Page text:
Publication date: 
Tuesday, July 28, 2015
Abstract in English: 
The report Future of cohesion policy examines the main issues of debate around the cohesion policy in order to set up the political framework of discussion. Methodologically, this first report is based on an analysis of past debates, predominantly in regional EU fora. Desk-based research was supplemented by thematic discussions with other EU institutions, experts and key stakeholders in the scope of a seminar. Furthermore this study series on the Future of cohesion policy should provide a new impetus to the work of the Committee of the Regions and its members in the policy debates on the efficiency and effectiveness of Cohesion Policy from the perspective of local and regional authorities as well as the main topic of the research: The Cohesion Policy beyond 2020.
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196
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Shaping Globalization – Expanding Partnerships – Sharing Responsibility

Date of Editorial Board meeting: 
Publication date: 
Thursday, November 1, 2012
Abstract in English: 
The world is becoming increasingly multipolar. States that were long thought of as developing or newly industrialized countries are now an influential force in shaping international policy in an interdependent world. They are economic motors and key regional players, active beyond their own regional boundaries. They also play an increasingly important role in international decision-making processes. They are confidently taking their place on the world stage, in international relations, and are assuming ever more responsibility for global issues. In our view they are more than just emerging economies. They are new players with a voice in the conduct of world affairs.
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68
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Regional Economic Outlook: Sub-Saharan Africa

Date of Editorial Board meeting: 
Publication date: 
Wednesday, April 1, 2015
Abstract in English: 
Sub-Saharan Africa’s economy is set to register another year of solid economic performance, expanding at 4½ percent in 2015. This said, the expansion will be at the lower end of the range registered in recent years, mainly reflecting the adverse impact of the sharp decline in oil and other commodity prices.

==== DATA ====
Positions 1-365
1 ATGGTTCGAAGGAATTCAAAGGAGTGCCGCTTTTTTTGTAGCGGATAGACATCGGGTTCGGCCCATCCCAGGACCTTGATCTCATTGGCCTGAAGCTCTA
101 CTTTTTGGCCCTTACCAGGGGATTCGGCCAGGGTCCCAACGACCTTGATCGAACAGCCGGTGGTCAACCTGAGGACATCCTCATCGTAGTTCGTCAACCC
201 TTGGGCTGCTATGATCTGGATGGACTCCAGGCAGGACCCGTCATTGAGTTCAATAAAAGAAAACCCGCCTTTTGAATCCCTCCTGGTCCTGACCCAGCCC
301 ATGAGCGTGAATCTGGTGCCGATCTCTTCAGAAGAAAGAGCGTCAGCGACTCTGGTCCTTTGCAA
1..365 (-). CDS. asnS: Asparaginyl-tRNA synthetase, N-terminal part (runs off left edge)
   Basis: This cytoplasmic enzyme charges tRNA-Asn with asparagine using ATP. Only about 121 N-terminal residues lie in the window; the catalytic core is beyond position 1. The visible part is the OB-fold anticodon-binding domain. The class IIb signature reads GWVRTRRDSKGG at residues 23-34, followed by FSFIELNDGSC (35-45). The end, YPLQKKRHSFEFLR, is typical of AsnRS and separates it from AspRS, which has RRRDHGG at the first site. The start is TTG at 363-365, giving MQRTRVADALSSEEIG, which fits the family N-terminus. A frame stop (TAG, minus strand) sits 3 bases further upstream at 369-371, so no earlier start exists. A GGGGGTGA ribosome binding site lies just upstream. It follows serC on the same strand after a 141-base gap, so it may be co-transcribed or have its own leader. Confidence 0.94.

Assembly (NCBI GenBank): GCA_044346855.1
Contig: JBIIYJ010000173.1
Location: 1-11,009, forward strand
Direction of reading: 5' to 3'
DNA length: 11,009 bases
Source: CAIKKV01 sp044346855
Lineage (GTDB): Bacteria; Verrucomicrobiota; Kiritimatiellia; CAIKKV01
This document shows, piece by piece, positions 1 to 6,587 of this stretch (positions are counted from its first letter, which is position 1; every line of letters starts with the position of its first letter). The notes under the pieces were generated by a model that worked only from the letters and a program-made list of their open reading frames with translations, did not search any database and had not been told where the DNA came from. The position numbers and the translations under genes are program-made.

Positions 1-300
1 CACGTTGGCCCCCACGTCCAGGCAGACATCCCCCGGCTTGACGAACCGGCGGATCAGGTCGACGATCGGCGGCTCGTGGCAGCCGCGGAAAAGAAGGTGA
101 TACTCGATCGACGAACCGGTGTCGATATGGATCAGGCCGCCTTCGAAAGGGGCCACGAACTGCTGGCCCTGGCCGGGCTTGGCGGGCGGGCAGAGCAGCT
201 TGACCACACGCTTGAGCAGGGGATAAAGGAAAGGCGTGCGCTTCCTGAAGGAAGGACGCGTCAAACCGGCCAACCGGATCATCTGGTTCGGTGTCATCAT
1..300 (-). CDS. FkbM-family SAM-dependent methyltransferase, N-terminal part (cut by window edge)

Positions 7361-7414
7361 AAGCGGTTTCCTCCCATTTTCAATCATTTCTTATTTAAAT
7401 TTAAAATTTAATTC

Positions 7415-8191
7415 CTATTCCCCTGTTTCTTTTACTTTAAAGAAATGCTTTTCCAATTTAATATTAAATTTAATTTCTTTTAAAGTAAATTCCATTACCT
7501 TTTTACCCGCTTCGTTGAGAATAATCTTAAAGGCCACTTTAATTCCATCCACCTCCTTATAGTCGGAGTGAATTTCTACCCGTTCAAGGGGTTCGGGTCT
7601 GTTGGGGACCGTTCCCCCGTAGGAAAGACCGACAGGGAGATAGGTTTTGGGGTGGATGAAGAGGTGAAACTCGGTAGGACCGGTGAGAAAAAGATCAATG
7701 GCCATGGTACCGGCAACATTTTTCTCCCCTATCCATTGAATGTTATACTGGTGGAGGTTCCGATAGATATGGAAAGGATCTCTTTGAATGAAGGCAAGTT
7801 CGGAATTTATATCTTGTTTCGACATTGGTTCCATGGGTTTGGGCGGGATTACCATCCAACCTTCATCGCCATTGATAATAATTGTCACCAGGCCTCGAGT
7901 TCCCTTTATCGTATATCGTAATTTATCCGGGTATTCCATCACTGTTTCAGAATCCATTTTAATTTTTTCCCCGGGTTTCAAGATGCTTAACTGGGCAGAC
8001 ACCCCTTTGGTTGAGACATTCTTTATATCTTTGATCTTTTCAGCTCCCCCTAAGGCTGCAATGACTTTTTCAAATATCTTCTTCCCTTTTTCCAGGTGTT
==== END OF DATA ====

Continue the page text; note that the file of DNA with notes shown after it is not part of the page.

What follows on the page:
The effect of this shock will be quite heterogeneous across the region. The region’s eight oil exporters will be hit hard and, with limited buffers, are expected to effect significant fiscal adjustment, with adverse implications for growth. For much of the rest of the region, near-term prospects remain quite favorable, with many countries benefiting from lower oil prices—although, for a number of them, this positive effect will be part offset by the decline in the prices of other exported commodities. Notable exceptions are South Africa, where growth is expected to remain lackluster, held back by continuing problems in the electricity sector, and Guinea, Liberia, and Sierra Leone, where the Ebola outbreak continues to exact a heavy economic and social toll.
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123
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Realigning EU Policy in Palestine Towards a Viable State Economy and Restored Dignity

Date of Editorial Board meeting: 
Publication date: 
Wednesday, October 28, 2015
Abstract in English: 
The approach advocated by this paper is not the so-called ‘economic peace’. Economic development is not a substitute for political rights. As an educated and entrepreneurial people, Palestinians are capable of creating a viable economy that would support a sovereign state unreliant on foreign aid.
The EU policy shift would have to entail effective engagement of Israelis and Palestinians to address each other’s security requirements in accordance with international standards. This includes addressing Israel’s occupation and its ‘layering’ of measures under the name of security that undermine Palestinian economic development. A crippled Palestinian economy does not make Israel safer, but it meanwhile diminishes Palestinian dignity and hope for the future.
Such a shift in policy on the part of the EU would better align Europe with its own ENP objectives, and would be a critical positive response to political factors at play in the Middle East. It would fill the void arising from the reduced US focus on Israel and Palestine. However, this policy shift would be enhanced if it were fortified with a degree of US acceptance – if not support.
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30